I'm one of the ChameleonForms developers.

One of the things that you get with ChameleonForms is consistency across all of your forms. One of the problems we often find with forms is that they are tedious in terms of markup and you will often miss out tags here and there causing the forms to look slightly different. ChameleonForms takes that possibility away because it abstracts the form template for you to ensure consistency.

You will probably get your designers to help write the html for the template (example here) and to write the CSS. If they are writing the form itself, then they would need a similar knowledge for using the MVC helpers as they would for Chameleon - they are very similar except Chameleon has less HTML markup scattered across the form (not that there is anything stopping you adding HTML markup for those rare situations that need it because the standard template doesn't cover it). We find that intellisense is your friend and generally it means it's a lot easier to quickly whip up a form as compared to having to remember a bunch of HTML markup.
February 17, 2015 13:42
Hi Daniel,

We don't use Fubu - we have our own concept called field configuration.

We support the validation that is built-in with MVC - it's added automatically as part of the template (that comes by default, or you can customise). The items on the trello board I suspect you are referring to are our original strategy and are actually done :)
February 17, 2015 13:49
Looks cool, really.

But can't say it's more readable than normal razor-syntax. As one who sees the finished code for the multipart form-example for the first time, it feels harder to read and understand what the result will actually be. Though I guess it's much more straightforward when I'm the one writing it from the beginning.

(I'm not saying not to use it. It's just an observation.)
February 17, 2015 13:53
This looks pretty good in the current ASP.NET MVC world. But it is the complete opposite of how you would do things in ASP.NET MVC 6 with tag helpers. However I like that you could go all out and design your forms with code (using this approach) or with html (using tag helpers).
February 17, 2015 14:06
Hey Daniel,

There's also some additional validation you can get out of the box, for example: (validating that user selected items exist in a given list property, or in an enum) (extends DisplayFormat to parse and validate a submitted date on the server)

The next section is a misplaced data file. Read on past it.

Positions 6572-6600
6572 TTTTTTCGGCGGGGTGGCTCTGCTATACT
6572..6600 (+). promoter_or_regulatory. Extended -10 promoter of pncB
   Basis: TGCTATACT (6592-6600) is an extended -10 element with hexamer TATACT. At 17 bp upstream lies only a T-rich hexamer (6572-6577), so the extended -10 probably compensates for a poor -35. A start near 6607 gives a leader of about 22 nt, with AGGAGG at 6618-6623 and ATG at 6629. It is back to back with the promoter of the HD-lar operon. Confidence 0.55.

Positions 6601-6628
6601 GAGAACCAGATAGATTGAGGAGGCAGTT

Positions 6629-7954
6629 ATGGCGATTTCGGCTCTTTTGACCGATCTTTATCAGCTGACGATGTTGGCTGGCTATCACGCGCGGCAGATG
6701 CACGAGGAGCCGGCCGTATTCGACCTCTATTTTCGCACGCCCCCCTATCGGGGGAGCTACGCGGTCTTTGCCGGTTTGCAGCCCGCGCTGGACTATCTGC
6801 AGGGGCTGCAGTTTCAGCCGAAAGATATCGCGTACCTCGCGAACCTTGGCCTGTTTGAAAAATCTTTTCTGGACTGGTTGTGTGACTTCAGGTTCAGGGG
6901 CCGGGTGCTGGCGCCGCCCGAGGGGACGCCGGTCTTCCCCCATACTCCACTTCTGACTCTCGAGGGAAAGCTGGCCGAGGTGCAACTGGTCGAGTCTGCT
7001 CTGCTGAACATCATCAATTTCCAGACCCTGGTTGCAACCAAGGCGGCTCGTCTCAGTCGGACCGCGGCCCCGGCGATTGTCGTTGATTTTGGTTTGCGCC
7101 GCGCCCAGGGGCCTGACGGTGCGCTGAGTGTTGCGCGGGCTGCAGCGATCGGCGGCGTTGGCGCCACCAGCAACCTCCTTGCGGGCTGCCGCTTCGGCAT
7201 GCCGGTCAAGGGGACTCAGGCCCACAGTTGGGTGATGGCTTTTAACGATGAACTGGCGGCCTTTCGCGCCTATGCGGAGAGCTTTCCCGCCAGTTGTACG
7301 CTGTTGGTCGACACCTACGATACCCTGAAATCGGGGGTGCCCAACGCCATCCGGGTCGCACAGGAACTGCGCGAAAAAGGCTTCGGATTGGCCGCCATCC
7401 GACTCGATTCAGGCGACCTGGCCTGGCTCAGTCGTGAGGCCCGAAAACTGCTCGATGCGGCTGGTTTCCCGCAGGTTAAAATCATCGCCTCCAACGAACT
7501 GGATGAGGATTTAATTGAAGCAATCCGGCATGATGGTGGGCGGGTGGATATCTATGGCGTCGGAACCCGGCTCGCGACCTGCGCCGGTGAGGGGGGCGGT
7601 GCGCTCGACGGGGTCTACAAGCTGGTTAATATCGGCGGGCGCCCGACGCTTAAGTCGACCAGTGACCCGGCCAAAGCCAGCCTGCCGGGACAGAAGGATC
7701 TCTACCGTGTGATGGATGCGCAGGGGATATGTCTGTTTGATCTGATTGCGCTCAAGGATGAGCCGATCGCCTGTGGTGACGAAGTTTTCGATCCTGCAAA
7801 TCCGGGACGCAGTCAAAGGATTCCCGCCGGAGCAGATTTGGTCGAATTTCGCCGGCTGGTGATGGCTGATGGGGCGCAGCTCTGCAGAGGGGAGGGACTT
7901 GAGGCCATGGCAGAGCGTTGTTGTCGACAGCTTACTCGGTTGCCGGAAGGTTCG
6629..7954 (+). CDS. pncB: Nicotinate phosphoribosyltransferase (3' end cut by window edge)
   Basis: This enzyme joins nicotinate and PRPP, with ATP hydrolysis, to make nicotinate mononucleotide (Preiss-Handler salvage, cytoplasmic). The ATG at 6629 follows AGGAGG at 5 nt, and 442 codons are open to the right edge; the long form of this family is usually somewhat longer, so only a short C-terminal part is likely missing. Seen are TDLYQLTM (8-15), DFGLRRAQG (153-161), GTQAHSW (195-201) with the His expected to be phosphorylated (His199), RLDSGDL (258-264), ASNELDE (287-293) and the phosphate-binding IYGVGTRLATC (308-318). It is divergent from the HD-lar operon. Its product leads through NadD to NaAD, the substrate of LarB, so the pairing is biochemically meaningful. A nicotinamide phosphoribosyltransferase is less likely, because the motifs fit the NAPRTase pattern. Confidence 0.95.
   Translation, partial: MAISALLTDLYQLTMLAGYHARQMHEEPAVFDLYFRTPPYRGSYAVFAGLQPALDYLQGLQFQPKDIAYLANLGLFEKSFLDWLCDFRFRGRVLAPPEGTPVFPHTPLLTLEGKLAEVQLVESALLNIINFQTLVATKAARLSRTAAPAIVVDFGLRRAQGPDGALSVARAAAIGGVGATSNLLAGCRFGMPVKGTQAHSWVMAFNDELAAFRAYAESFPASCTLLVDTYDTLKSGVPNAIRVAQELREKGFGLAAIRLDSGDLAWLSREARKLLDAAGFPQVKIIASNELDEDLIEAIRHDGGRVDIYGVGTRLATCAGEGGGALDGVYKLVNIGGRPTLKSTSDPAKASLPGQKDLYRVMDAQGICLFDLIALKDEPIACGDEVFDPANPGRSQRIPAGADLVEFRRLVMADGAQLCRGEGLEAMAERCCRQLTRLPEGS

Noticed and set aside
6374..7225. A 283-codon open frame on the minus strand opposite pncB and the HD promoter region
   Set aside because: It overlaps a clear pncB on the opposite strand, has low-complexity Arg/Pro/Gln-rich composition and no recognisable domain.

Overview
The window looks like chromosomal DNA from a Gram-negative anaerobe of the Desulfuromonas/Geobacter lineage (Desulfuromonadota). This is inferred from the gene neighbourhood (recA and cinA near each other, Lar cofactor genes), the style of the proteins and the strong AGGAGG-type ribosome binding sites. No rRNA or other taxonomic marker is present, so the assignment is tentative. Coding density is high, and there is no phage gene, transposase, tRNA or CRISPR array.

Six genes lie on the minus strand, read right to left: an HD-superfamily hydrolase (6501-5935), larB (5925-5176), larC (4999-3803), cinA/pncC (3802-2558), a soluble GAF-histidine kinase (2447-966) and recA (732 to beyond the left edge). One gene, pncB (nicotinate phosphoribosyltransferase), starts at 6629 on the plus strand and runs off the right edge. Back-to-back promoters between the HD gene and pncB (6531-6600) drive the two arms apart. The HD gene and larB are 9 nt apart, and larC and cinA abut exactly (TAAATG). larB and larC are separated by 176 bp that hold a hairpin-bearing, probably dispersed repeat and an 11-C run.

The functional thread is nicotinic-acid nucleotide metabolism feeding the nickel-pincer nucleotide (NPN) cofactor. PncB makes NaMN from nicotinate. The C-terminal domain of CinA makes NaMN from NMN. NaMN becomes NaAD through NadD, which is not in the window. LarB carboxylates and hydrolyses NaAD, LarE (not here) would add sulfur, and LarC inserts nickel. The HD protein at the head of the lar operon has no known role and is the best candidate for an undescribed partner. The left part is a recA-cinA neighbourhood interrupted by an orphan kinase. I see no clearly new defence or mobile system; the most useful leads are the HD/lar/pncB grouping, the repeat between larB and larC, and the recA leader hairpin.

February 17, 2015 14:11
I wish people would stop trying to reinvent HTML.

HTML is easy to code & easy for everyone (including designers) to understand. A designer would not have any idea how to modify the forms in the example & it just complicates things for no reasons at all.

This reminds me of web forms & is what is wrong with in general.. PLEASE DO NOT TOUCH MY HTML & STOP MAKING THINGS MORE COMPLICATED THAN THEY NEED TO BE....
February 17, 2015 14:47
Seems like an opportune place to pimp my own form builder, which transforms an object model (or controller action arguments) into a form model, and then into a form using overrideable templates, automatically creating datepickers, autocompletes and select lists (and more) as appropriate.
February 17, 2015 16:10
Hi Adam,

Thanks for the feedback!

We find it often makes sense to template your forms in one place, allowing your models to drive the HTML that's produced. This gives you consistency between all the forms in your application, all the usual benefits of type safety, as well as the ability to customise individual fields when you do run into a special case.

In saying that, the right tool for the job always depends on your environment. When I've had designers and developers working on the same application before, I've seen great results splitting the frontend content completely from the backend code using a framework like AngularJS.
February 17, 2015 17:23
Very nice, will give it a shot for small level projects.

February 17, 2015 17:56
@Matt Davies

We find it often makes sense to template your forms in one place, allowing your models to drive the HTML that's produced.